The president of Montvale, N.J.-based Dolce Hotels and Resorts, Steven Rudnitsky, said he's optimistic the proposed six-story Indianapolis Dolce will thrive when it opens.
The hotel should enjoy the advantage of receiving substantial corporate bookings from Lilly, he said.
Moreover, Rudnitsky said, hotel bookings are on the rise. "We have every reason to believe . . . occupancies will be well back into the 70 percent range as we run into 2011."
Adding another hotel to the Downtown market "makes hoteliers more nervous" because room demand is so weak, said Phil Ray, general manager of the Marriott Indianapolis Downtown. But he said "it's a good thing" that the city sees hotels as worthy of city support.
Retail space for lease is overbuilt as well, and the North of South project would contain 30,000 to 40,000 square feet of retail space, equivalent to a medium-sized strip center.
The retail space shouldn't be too difficult to fill, considering there is little competing retail space for rent around the Lilly corporate campus, said Steve Delaney, a broker for Sitehawk Retail Real Estate Group in Indianapolis.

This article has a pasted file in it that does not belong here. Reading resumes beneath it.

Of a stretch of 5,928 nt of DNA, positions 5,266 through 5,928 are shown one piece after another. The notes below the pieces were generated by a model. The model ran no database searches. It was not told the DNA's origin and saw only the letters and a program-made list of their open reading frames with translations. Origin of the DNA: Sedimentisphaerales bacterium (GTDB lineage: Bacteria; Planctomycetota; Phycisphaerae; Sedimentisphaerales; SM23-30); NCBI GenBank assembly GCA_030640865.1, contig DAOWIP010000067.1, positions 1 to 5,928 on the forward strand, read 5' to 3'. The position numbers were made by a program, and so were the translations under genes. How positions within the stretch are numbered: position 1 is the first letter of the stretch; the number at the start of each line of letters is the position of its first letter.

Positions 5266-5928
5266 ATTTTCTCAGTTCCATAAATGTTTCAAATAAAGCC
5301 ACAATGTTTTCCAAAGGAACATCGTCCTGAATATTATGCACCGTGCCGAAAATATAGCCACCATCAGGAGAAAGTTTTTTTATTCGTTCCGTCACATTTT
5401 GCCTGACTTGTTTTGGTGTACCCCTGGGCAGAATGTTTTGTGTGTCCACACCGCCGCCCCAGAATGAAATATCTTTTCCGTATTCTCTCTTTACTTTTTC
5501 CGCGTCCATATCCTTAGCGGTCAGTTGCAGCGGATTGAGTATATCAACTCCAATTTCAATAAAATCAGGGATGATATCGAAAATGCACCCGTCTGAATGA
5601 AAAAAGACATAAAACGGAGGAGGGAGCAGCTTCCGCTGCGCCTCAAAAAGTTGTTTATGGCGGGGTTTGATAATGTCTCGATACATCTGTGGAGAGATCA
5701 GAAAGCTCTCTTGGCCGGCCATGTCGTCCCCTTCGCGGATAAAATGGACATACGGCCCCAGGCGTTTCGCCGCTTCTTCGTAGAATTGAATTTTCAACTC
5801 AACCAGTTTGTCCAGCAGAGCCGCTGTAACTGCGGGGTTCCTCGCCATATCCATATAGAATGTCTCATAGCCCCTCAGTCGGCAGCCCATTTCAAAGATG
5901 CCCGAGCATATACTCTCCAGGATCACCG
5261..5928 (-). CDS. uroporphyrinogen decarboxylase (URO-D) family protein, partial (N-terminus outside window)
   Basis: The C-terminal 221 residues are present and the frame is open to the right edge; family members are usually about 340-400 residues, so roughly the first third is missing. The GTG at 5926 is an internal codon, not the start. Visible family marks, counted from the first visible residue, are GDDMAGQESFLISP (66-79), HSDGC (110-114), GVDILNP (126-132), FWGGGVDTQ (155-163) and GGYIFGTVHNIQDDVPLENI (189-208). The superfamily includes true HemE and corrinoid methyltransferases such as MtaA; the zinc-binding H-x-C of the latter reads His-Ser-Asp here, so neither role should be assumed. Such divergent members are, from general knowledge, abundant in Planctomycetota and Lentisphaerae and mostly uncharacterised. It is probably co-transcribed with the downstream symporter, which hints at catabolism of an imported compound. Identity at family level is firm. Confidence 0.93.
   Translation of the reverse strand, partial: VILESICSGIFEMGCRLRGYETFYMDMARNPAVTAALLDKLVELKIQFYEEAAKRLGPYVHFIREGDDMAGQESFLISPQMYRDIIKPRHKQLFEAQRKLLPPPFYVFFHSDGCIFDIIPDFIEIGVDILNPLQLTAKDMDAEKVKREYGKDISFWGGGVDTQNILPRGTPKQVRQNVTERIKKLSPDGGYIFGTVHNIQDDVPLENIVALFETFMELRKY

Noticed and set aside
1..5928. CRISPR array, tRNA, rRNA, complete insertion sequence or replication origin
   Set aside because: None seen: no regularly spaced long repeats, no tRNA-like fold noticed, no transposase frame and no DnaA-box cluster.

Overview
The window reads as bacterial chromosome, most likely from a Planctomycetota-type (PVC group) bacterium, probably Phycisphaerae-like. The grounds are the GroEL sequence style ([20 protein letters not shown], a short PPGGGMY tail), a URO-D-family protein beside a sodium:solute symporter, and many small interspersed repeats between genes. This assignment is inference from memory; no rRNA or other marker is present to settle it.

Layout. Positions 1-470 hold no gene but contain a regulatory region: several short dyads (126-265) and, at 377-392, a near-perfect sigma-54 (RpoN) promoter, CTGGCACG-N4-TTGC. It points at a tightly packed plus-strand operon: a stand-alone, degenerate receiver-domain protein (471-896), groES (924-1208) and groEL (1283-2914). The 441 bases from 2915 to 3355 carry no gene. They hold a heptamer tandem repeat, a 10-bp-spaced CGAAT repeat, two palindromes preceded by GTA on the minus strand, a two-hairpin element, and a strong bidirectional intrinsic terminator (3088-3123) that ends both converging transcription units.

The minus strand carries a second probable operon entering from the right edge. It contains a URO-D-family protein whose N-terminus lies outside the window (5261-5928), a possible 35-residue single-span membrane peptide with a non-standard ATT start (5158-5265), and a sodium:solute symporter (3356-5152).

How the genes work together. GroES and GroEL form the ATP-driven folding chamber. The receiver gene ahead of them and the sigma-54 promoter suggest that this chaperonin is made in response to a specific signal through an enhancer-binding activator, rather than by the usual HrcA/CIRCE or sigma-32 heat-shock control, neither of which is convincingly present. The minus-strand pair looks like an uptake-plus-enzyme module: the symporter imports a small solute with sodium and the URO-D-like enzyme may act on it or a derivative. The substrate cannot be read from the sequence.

Buckingham's senior development executive, Scott Travis, said it will lease the retail space to service businesses, such as a dry cleaners, hair salon or car rental office.
He said he's confident retailers can be lured to the site, given the presence of nearby campuses of Lilly, Farm Bureau Insurance and Anthem Blue Cross-Blue Shield's operations center, which together employ more than 10,000 employees.
The project also contains office space, which at 10,000 square feet will be the smallest commercial use in the project.
It might be the least likely to produce profits, since the plan is to lease the offices to startup companies, including life-science companies working with drug maker Lilly.
It's unclear whether the business incubator office space will be subsidized by Lilly.
Kintner said Lilly has pledged to invest almost $15 million in cash in the project, using money it's due from a city-assisted property-tax-financed project done at its Kentucky Avenue campus in the 1990s.